Paper No. 32
Presentation Time: 4:45 PM
CHROMIUM CHEMISTRY AND SPECIATION IN NATURAL WATERS ASSOCIATED WITH MAFIC ROCKS, ICELAND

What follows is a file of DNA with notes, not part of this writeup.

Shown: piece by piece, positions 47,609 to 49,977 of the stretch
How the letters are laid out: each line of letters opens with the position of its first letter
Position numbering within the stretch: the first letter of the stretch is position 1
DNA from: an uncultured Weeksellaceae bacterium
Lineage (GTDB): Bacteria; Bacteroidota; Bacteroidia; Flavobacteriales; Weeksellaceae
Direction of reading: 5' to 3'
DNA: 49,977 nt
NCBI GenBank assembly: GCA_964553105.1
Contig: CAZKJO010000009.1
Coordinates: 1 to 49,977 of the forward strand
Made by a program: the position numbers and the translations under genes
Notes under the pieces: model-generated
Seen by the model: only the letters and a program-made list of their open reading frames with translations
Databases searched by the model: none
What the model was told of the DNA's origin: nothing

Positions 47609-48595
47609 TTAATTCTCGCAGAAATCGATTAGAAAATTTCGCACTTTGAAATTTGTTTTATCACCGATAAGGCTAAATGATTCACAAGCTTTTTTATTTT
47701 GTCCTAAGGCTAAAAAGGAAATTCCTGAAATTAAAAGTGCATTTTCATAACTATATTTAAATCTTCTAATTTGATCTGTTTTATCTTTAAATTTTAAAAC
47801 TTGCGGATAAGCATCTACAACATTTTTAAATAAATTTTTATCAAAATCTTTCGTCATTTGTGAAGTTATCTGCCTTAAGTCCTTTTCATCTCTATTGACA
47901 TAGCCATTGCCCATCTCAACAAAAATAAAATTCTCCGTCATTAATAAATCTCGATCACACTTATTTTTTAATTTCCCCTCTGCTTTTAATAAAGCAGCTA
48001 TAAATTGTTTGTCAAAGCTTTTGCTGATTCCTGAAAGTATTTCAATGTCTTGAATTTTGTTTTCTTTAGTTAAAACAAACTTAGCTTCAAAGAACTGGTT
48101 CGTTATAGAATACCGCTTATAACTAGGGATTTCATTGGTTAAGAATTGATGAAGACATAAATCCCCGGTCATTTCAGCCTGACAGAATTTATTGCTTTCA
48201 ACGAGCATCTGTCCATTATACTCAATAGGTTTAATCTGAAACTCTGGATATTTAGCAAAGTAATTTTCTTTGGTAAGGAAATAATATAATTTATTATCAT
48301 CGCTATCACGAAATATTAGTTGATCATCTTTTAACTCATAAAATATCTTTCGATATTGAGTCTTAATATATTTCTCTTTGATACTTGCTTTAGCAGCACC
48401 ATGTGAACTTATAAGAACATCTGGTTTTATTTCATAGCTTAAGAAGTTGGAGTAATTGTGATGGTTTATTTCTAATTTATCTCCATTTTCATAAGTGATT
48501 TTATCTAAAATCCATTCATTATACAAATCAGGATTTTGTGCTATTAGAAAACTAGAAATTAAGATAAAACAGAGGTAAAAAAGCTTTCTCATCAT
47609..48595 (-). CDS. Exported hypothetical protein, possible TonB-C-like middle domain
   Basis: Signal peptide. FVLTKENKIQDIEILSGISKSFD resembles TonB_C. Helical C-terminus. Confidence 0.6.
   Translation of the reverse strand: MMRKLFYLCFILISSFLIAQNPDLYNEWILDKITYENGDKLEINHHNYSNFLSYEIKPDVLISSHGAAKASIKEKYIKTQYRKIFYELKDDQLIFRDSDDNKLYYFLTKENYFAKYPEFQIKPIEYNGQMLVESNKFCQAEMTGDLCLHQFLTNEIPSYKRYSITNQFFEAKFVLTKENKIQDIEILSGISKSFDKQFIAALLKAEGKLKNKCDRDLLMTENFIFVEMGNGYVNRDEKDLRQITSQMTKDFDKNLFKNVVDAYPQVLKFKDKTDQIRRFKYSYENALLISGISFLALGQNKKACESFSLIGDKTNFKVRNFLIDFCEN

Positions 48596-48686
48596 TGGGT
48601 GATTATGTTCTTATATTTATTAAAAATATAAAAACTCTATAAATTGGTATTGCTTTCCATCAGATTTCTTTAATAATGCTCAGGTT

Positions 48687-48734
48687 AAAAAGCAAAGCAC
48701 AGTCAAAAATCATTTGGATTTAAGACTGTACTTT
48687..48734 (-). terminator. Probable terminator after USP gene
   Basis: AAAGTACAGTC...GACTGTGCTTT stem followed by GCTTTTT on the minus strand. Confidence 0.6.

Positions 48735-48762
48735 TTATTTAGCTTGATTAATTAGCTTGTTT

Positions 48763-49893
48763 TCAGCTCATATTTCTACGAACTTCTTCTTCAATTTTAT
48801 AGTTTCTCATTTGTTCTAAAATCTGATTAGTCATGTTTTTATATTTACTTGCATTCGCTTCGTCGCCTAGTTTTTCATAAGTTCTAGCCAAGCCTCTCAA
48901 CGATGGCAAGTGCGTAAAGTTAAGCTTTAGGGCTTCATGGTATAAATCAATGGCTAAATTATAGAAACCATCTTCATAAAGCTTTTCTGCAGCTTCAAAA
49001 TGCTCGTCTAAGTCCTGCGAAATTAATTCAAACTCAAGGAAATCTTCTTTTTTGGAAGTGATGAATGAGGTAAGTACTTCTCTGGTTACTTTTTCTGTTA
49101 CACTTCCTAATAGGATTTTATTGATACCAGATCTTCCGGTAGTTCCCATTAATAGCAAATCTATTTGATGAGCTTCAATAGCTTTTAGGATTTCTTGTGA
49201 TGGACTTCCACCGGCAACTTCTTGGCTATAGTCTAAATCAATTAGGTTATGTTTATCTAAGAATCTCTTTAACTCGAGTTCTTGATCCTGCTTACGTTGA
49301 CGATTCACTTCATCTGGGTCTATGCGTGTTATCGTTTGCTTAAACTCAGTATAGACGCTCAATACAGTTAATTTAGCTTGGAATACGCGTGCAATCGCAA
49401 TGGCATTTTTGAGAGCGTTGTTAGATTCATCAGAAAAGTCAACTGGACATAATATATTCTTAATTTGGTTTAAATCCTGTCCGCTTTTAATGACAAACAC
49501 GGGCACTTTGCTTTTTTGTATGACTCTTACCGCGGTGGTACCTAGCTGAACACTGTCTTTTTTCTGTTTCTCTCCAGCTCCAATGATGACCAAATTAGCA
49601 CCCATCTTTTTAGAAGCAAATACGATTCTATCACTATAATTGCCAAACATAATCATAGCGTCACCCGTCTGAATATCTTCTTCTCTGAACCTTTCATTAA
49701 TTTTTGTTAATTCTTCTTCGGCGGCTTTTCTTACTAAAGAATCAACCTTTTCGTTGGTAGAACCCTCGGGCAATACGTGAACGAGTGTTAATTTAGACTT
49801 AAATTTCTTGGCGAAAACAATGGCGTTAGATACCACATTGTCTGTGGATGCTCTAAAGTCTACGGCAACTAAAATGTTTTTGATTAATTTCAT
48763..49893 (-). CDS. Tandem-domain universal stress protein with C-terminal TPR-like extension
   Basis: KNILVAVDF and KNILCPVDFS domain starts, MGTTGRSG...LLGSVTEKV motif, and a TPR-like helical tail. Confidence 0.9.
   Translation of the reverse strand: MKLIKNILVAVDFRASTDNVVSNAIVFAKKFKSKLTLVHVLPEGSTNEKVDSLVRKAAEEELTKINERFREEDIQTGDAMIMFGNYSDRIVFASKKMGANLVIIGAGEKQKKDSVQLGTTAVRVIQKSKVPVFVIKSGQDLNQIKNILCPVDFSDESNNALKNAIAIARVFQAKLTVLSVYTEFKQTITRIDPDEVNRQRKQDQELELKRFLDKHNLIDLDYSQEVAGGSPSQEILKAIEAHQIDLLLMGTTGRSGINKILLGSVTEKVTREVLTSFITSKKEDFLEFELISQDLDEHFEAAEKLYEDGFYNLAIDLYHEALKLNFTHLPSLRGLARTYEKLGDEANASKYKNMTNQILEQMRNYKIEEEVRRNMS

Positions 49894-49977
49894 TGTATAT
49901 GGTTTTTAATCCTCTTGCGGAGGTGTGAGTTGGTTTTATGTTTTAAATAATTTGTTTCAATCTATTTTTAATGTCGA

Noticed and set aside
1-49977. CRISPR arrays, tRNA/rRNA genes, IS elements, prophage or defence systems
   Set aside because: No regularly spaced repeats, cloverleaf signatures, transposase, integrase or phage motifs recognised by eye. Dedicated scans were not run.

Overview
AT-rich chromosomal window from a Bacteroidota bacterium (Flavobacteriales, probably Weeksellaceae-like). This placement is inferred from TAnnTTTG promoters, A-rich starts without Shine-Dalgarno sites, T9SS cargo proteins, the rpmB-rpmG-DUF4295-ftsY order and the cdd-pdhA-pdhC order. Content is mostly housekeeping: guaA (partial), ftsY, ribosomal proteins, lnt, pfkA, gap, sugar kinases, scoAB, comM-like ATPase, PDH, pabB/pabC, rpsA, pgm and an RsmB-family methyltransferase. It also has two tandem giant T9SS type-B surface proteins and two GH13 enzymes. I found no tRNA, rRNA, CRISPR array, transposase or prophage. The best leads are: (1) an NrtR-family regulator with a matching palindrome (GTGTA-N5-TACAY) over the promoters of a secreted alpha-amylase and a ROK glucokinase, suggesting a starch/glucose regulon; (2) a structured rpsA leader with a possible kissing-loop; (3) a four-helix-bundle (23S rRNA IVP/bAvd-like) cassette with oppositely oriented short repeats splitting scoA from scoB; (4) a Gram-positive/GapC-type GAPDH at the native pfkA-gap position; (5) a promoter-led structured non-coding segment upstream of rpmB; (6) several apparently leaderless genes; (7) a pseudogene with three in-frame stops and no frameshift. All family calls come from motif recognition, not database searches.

Natural waters in Iceland associated with mafic rocks were collected and analyzed for chromium concentration and speciation (CrIII, CrVI and CrTOT). The water sampled included non-thermal surface and spring water, surface geothermal water, and single and two-phase geothermal well discharges with temperature ranging from 0 to 184 °C, pH of 2.01-9.58, and total dissolved solids (TDS) of 35 to 4030 ppm. The total Cr concentration was between <0.01 and 660 ppb with highest concentrations with the waters associated with the lowest pH. At pH>4 the measured CrIII concentration is low, generally <1 ppb but with decreasing pH elevated CrIII were observed reaching values of hundreds of ppb. At pH<6 no measurable CrVI was detected whereas in neutral to alkaline waters measured CrVI concentrations were as high as 3 ppb, frequently dominating over CrIII. The Cr chemistry in natural waters associated with mafic rocks in Iceland is largely influenced by the water pH. At low pH Cr-containing minerals are unstable and Cr leaches into the waters as CrIII. Possible oxidation of CrIII to CrVI is minimized thermodynamically and the mobility of CrVI is further reduced by surface complexation reactions. At neutral to alkaline pH the primary Cr-containing mineral phases like titanomagnetite and chromite may be stable limiting Cr-rock leaching. Solubility of secondary CrIII-FeIII-mineral phases may further reduce and/or limit the CrIII availability. In contrasts, CrVI mobility is enhanced at pH >8 associated with decreasing importance of mineral surface complexation. Hence, CrVI becomes increasingly dominant form of dissolved Cr with increasing pH above 7-8. Many groundwater drinking supplies associated with mafic rocks are characterized by moderately alkaline pH result in CrVI concentrations of few ppb.